Download PDF
Letter to Editor  |  Open Access  |  18 Jan 2017

Five “Ds” of plastic surgery

Views: 4562 |  Downloads: 1009 |  Cited:  0
Plast Aesthet Res 2017;4:13-4.
10.20517/2347-9264.2016.104 |  © 2017 OAE Publishing Inc.
Author Information
Article Notes
Cite This Article

Although there are a variety of definitions that describe plastic surgery, confusion persists in the minds of both the lay public and doctors. A common lay misconception is that actual pieces of plastic are used to repair injured tissues or placed over defects to make them appear better. On the other hand, resident doctors from specialities such as ear-nose-throat and general surgery fail to appreciate the vast scope that plastic surgery specialty entails. In recognition of this, trainee plastic surgeons are often asked to briefly define our specialty in their final exams, so that subsequent misconceptions are minimized.

Plastic surgery is a specialised branch of surgery that is primarily concerned with deformities of the integument and underlying musculoskeletal system.[1] It is a surgical specialty involving the restoration, reconstruction, or alteration of the human body and includes cosmetic or aesthetic surgery, reconstructive surgery, craniofacial surgery, hand surgery, microsurgery, and the treatment of burns.[2] The term “plastic” is derived from the Greek word plasticos that means “mouldable”.[3]

From a practical perspective, it is imperative that every practising plastic surgeon has a clear reconstructive plan for every case that is salient and easily recalled. To this end, we have distilled this into five categories represented by the following five “Ds”:

1. Defect - Loss or breach in tissue continuity;

2. Deformity - Alteration in shape and contour;

3. Dysfunction - Abnormality and impairment of a bodily organ or system;

4. Disability - Impairment, limitation of activity and participation;

5. Disfigurement - An aesthetically unacceptable surface abnormality that overlies normal contour.

Any plastic surgery condition can be placed into one of categories above and managed accordingly. This five “Ds” concept brings the key elements of the vast specialty of plastic surgery into focus. It is our hope that it will make it easier to understand the problems and their solutions more effectively.

Financial support and sponsorship

None.

Conflicts of interest

There are no conflicts of interest.

Patient consent

Not appliable.

Ethics approval

Not appliable.

REFERENCES

1. Converse JM. Introduction to Plastic Surgery. In: Converse JM, editor. Plastic Surgery. Philadelphia: WB Saunders; 1977. p. 1.

2. McCarthy JG. Introduction to Plastic Surgery. In: McCarthy JG, editor. Plastic Surgery. Philadelphia: WB Saunders; 1990. pp. 20-2.

3. Mazzola RF, Mazzola IC. History of reconstructive and aesthetic surgery. In: Neligan PC, Gurtner GC, editors. Plastic Surgery. 3rd ed. London: Elsevier; 2013. pp. 11-29.

Cite This Article

Export citation file: BibTeX | EndNote | RIS

OAE Style

Babu P, Chittoria RK, Kumar SH, Marimuthu SK, Subbarayan EK, Reddy KS, Chavan V, Mohapatra DP, Friji MT, Sivakumar DK. Five “Ds” of plastic surgery. Plast Aesthet Res 2017;4:13-4. http://dx.doi.org/10.20517/2347-9264.2016.104

AMA Style

Babu P, Chittoria RK, Kumar SH, Marimuthu SK, Subbarayan EK, Reddy KS, Chavan V, Mohapatra DP, Friji MT, Sivakumar DK. Five “Ds” of plastic surgery. Plastic and Aesthetic Research. 2017; 4: 13-4. http://dx.doi.org/10.20517/2347-9264.2016.104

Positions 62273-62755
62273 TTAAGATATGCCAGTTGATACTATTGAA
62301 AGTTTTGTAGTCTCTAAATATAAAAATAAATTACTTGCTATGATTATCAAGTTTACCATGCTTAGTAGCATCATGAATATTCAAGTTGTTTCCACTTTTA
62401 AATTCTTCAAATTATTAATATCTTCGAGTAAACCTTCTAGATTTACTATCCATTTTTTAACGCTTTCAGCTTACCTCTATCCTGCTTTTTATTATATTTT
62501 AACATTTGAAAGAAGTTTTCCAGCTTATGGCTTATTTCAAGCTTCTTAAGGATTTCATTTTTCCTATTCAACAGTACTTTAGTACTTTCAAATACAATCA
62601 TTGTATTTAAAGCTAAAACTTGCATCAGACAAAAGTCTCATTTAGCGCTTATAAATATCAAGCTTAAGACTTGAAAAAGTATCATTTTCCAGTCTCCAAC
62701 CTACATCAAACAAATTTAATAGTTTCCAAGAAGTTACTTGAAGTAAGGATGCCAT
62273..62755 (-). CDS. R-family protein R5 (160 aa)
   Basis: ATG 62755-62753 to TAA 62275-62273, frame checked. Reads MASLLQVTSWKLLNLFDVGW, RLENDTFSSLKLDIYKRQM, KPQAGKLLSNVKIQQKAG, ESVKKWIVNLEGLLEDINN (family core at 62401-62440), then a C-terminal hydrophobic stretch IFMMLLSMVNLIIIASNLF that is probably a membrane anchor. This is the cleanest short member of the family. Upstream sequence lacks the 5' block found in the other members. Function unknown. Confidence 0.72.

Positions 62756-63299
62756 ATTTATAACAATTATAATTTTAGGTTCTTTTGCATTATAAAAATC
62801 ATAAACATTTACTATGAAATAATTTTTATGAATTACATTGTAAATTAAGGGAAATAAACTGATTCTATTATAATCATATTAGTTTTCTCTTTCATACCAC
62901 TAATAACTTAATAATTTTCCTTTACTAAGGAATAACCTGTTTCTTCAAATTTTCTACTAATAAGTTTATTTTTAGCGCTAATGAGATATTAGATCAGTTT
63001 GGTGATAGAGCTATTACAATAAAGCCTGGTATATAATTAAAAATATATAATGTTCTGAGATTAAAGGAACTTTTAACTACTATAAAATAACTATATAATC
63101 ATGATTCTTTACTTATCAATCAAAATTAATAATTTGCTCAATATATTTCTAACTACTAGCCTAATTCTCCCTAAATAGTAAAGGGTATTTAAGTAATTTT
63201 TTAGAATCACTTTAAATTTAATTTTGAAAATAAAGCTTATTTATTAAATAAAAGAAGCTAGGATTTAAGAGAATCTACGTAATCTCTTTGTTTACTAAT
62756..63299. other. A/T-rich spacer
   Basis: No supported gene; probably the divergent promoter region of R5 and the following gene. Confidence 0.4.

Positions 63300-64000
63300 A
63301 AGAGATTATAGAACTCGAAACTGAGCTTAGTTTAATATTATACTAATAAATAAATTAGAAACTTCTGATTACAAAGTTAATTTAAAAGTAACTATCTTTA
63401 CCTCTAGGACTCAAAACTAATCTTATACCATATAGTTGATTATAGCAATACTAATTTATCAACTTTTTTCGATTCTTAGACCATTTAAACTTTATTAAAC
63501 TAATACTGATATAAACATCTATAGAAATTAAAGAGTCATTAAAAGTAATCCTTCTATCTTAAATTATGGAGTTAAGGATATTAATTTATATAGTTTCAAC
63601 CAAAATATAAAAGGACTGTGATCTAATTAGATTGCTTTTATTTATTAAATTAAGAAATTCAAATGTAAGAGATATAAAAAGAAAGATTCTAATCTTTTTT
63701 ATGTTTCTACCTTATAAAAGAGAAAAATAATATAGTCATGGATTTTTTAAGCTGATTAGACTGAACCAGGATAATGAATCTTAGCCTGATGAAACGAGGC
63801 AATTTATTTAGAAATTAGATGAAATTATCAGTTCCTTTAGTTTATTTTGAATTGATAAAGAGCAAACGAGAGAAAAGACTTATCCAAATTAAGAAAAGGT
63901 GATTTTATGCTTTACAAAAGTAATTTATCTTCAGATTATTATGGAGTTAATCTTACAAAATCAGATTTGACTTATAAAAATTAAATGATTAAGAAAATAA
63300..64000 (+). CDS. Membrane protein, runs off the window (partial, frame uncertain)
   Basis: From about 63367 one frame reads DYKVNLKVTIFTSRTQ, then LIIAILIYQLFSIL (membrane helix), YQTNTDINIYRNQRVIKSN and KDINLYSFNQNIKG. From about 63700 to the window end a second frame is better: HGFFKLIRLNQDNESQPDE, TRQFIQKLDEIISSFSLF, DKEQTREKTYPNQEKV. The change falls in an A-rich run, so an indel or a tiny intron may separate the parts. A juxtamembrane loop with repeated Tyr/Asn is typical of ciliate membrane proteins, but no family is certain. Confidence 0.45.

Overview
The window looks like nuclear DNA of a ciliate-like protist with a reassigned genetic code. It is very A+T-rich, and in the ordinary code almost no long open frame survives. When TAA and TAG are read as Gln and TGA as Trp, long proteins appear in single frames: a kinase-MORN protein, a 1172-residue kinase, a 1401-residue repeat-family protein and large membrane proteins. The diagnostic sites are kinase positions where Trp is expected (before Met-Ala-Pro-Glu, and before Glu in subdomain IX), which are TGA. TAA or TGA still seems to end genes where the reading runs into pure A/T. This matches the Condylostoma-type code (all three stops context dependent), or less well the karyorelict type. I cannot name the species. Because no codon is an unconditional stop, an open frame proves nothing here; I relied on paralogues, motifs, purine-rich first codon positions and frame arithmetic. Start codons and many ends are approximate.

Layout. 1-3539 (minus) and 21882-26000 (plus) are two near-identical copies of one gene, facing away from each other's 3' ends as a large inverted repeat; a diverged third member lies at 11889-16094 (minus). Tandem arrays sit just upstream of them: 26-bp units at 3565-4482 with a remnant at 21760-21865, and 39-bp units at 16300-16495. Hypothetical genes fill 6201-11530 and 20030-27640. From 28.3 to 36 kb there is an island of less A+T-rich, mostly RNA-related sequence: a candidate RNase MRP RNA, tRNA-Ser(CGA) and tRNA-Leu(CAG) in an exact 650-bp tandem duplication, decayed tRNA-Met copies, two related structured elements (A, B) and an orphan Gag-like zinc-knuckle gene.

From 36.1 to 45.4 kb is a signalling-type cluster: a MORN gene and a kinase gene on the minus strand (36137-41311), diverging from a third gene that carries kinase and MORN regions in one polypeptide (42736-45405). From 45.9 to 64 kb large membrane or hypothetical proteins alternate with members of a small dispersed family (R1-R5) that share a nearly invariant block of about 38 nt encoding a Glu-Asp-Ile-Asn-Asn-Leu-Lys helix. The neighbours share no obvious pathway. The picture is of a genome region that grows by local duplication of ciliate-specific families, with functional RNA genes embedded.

Chicago/Turabian Style

Preethitha Babu, Ravi Kumar Chittoria, Sudhanva Hemanth Kumar, Senthil Kumaran Marimuthu, Elan Kumar Subbarayan, Konda Sireesha Reddy, Vinayak Chavan, Devi Prasad Mohapatra, Meethale Thiruvoth Friji, Dinesh Kumar Sivakumar. 2017. "Five “Ds” of plastic surgery" Plastic and Aesthetic Research. 4: 13-4. http://dx.doi.org/10.20517/2347-9264.2016.104

ACS Style

Babu, P.; Chittoria RK.; Kumar SH.; Marimuthu SK.; Subbarayan EK.; Reddy KS.; Chavan V.; Mohapatra DP.; Friji MT.; Sivakumar DK. Five “Ds” of plastic surgery. Plast. Aesthet. Res. 2017, 4, 13-4. http://dx.doi.org/10.20517/2347-9264.2016.104

About This Article

This is an open access article distributed under the terms of the Creative Commons Attribution-NonCommercial-ShareAlike 3.0 License (http://creativecommons.org/licenses/by-nc-sa/3.0/), which allows others to remix, tweak and build upon the work non-commercially, as long as the author is credited and the new creations are licensed under the identical terms.

Author Biographies

Dr. Ravi Kumar Chittoria is born and brought up in Delhi, India. He completed his post graduation (MCh plastic surgery from Mumbai), post doctorate (PhD in plastic surgery) and MBA (hospital administration) in India. He received higher training in laser surgery from Boston Medical Centre, Boston University, USA, and endoscopic plastic surgery from Emory University, Atlanta, Georgia, USA. He is recipient of 29 awards including BMJ Award, author of 3 textbooks, 5 chapters, chief editor of 3 journals, more than 120 publications with 1 patent. At present he is the Professor and Head of Department of Plastic Surgery, JIPMER, Pondicherry, India.

Data & Comments

Data

Views
4562
Downloads
1009
Citations
0
Comments
0
0

Comments

Comments must be written in English. Spam, offensive content, impersonation, and private information will not be permitted. If any comment is reported and identified as inappropriate content by OAE staff, the comment will be removed without notice. If you have any queries or need any help, please contact us at support@oaepublish.com.

0
Download PDF
Share This Article
Scan the QR code for reading!
See Updates
Contents
Figures
Related
Plastic and Aesthetic Research
ISSN 2349-6150 (Online)   2347-9264 (Print)

Portico

All published articles are preserved here permanently:

https://www.portico.org/publishers/oae/

Portico

All published articles are preserved here permanently:

https://www.portico.org/publishers/oae/